According to the wikipedia page about Bachelor, the russian bachelor would be (for France) an equivalent of the master degree (5 years at university).
Here are the list of french degrees (levels could be different in other countries) :
- You gain the ability to study at university level when you obtain the baccalauréat, you become a bachelier
- After 3 years of study at university level, you will gain a License
- After 4 years of study at university level, you will gain a Maitrise
- After 5 years of study at university level, you will gain a Master
- After >7 years of study at university level (and a thesis), you will gain a Doctorat
Diplome du baccalauréat, at least how it is in Quebec, I think it’s the same in France.
EDIT: Now at home I checked Évaluation comparative des études effectuées hors du Quebec: É*tudes universitaires de premier cycle complétées (programme de quarte années de baccalauréat).* I graduated University in Russia (5 years). So, they gave me bac, not master.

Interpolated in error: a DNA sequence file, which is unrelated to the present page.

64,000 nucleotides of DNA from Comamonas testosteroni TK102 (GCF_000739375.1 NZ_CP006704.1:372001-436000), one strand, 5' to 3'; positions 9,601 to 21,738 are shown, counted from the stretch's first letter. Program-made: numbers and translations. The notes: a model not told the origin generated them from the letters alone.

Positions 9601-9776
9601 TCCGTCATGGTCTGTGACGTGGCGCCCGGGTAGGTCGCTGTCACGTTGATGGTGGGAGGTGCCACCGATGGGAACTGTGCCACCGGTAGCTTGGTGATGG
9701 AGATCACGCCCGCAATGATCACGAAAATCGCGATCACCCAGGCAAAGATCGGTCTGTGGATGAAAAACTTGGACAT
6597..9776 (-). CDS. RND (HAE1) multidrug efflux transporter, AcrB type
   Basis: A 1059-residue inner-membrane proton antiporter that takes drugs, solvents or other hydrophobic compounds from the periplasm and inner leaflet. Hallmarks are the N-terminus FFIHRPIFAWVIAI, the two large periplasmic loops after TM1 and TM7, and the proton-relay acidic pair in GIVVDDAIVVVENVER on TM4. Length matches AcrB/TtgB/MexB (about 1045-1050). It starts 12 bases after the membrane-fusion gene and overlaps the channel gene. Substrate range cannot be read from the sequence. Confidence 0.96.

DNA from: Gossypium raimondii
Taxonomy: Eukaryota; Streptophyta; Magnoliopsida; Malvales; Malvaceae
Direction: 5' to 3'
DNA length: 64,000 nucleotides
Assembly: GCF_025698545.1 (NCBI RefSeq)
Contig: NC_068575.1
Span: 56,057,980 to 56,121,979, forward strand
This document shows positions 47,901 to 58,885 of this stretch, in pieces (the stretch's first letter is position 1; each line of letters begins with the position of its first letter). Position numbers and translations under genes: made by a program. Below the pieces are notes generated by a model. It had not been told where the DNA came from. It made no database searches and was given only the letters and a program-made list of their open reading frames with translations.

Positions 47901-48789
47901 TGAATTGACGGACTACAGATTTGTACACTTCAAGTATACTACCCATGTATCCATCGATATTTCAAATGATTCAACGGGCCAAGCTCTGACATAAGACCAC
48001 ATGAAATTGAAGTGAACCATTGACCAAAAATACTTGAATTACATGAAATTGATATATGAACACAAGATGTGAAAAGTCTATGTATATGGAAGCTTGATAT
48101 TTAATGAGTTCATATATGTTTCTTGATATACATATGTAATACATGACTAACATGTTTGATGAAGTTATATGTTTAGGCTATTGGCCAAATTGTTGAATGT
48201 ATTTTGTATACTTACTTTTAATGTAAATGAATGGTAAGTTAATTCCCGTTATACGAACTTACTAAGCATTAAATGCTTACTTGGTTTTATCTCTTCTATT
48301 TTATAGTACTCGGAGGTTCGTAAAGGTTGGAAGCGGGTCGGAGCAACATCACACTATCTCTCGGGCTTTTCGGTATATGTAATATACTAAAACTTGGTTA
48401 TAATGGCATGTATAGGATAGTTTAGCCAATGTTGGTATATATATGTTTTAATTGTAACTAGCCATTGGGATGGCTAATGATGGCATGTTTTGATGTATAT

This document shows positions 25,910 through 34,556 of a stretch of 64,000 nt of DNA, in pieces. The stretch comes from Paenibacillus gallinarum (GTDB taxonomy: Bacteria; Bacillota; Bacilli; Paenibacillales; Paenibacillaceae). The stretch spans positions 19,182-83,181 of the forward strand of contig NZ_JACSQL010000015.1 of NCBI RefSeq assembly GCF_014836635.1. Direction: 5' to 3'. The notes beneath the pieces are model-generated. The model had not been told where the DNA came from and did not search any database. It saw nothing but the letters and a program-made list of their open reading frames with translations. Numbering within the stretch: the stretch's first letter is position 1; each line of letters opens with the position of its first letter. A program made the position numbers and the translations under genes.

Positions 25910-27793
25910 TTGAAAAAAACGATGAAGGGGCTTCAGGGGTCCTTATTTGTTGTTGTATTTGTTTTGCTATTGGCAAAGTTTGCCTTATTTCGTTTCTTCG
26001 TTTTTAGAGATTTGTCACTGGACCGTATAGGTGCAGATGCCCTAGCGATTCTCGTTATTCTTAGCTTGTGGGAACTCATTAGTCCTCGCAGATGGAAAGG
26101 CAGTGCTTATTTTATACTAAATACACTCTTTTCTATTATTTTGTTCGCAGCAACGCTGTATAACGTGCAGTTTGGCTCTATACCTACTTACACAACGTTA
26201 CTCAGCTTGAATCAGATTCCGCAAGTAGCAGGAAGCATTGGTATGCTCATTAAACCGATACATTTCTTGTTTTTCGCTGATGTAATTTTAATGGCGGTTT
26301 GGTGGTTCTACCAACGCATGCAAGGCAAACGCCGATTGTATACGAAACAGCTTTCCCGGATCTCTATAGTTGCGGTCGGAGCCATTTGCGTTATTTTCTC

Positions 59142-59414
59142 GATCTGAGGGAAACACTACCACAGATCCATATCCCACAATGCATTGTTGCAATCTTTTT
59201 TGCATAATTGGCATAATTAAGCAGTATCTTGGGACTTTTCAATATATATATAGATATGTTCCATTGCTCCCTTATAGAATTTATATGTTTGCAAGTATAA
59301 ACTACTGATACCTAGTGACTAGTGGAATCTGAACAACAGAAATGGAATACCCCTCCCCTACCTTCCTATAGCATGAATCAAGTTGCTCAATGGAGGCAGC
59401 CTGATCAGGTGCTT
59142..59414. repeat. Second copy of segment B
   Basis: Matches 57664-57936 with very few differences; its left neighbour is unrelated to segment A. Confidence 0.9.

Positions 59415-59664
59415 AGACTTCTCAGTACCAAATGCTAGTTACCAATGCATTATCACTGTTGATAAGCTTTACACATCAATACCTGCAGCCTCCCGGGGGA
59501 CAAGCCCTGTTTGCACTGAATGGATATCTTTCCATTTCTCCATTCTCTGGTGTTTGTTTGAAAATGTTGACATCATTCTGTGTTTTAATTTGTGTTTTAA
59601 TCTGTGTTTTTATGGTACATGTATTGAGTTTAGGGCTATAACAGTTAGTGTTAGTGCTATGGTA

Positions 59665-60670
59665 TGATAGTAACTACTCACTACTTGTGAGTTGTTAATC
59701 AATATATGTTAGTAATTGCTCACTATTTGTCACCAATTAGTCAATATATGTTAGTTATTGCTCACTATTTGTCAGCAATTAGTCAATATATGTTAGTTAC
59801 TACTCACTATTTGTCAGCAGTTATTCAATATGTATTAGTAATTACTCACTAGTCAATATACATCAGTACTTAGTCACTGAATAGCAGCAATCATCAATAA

Diplôme de bakalavre will not be understood by any French speaker unless they also happen to speak Ukrainian or they have encountered Ukrainian diploma before. This is not a translation, it’s a transliterated but untranslated foreign word. Use this word if you want to be precise and you don’t care that the reader understands what is meant. This is necessary when translating the diploma itself, because this is a legal document where being precise is more important than being understood, but you should provide an explanation in a separate document.
Translation is not always exact. If two countries have different educational systems, the only way to fully convey the meaning of a foreign diploma is to explain the other country’s educational system in detail. Failing that, you will need to resort to an approximation.
If an equivalence exists, it would be the best translation in this context. However the equivalence is likely to be dependent on the university you’re applying to (and they may be somewhat flexible as their policies can’t possibly cover all cases), so you probably can’t use that.